As stated on my website (http://www.baileyzone.net/services.htm) I only
perform restoration processing on a copy of the 44.1 file. The original
transfers are left intact. Since I do transfers for institutions as well
as individuals, the original transfers are used for archival. The
process of creating two files simultaneously takes no extra time and
there is no extra cost involved.
Corey Bailey Audio Engineering
On 3/5/2018 9:03 AM, Lou Judson wrote:
> Paul is correct. SRC is math intensiove no matter the ratio. 88.2 to 44.1 is no simpler than 96 to 44.1.
> Yes, you are out of date, sadly. RX does wonderful conversion. 96k down to 44.1 almost sounds better than recorded originally at 44.1 hard as that may seem.
> Old folks donít need to use old methods! (Iím 68 so that is not a directed statement!)
> But yes, avoiding conversion at all is good, but nearly impossible if you have multiple delivery destinations (24/96 archival, 16/44.1 CD, mp3 of any kind.)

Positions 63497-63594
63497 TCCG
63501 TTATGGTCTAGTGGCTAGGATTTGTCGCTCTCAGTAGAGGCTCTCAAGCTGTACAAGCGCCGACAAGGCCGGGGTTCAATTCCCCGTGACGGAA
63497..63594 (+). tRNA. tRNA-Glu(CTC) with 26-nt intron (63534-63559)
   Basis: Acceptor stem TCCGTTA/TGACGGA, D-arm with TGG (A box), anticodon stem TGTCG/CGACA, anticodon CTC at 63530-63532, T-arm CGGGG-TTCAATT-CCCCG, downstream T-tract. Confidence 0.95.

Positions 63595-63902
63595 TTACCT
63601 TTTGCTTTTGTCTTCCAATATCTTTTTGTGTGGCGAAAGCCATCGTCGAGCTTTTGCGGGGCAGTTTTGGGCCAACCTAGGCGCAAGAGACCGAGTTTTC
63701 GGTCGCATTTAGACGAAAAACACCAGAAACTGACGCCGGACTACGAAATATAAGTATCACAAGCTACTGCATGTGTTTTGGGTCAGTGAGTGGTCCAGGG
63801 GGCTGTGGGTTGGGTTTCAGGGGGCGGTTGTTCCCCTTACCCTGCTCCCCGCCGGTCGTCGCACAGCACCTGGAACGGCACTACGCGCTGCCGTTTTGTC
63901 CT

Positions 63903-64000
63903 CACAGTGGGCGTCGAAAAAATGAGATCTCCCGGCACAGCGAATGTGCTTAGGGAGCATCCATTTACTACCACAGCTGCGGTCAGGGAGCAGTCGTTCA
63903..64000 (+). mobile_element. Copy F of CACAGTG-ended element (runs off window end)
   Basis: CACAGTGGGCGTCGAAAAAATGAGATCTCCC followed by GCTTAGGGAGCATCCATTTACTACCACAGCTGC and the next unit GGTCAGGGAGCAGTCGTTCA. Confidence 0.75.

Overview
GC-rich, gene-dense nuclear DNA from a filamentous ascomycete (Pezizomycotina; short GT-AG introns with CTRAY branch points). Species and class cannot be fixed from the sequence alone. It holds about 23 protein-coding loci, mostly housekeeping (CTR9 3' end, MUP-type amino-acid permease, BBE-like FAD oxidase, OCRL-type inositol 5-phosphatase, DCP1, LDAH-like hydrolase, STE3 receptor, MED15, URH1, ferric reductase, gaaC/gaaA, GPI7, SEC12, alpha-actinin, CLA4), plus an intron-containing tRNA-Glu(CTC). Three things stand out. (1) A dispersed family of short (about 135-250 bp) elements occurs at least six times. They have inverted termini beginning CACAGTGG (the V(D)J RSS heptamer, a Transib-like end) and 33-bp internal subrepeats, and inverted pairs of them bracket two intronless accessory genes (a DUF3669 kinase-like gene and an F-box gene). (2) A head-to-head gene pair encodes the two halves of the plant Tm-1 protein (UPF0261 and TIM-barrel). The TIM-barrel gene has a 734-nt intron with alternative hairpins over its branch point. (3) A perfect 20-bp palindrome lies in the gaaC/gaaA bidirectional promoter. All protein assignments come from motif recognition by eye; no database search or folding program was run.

> Recording them separately means that if you do any processing (even simple level change) the diffreent files will not be the same. I do all processing at 24/96 then make the versions needed.
> Lou Judson
> Intuitive Audio
> On Mar 4, 2018, at 10:34 PM, Paul Stamler <[log in to unmask]> wrote:
>> On 3/4/2018 11:32 PM, Corey Bailey wrote:
>>> Call me old fashioned, but I will not sample rate convert unless it is in even mathematical numbers (88.2K to 44.1K, 96K to 48K, etc.). On my website, I state that I digitize to 2 files simultaneously because I'm not a fan of sample rate conversion. Yes, I know that algorithms have improved over the years and those of you that maintain that you can't hear any difference will not change my opinion on this.
>> My understanding is that sample conversion with even mathematical ratios (like 2:1) is just as destructive as with non-even ratios (like 96:44.1), and my (strictly-anecdotal, not-scientific) listening experience tells me the same thing, so I try to avoid *any* sample rate conversion.
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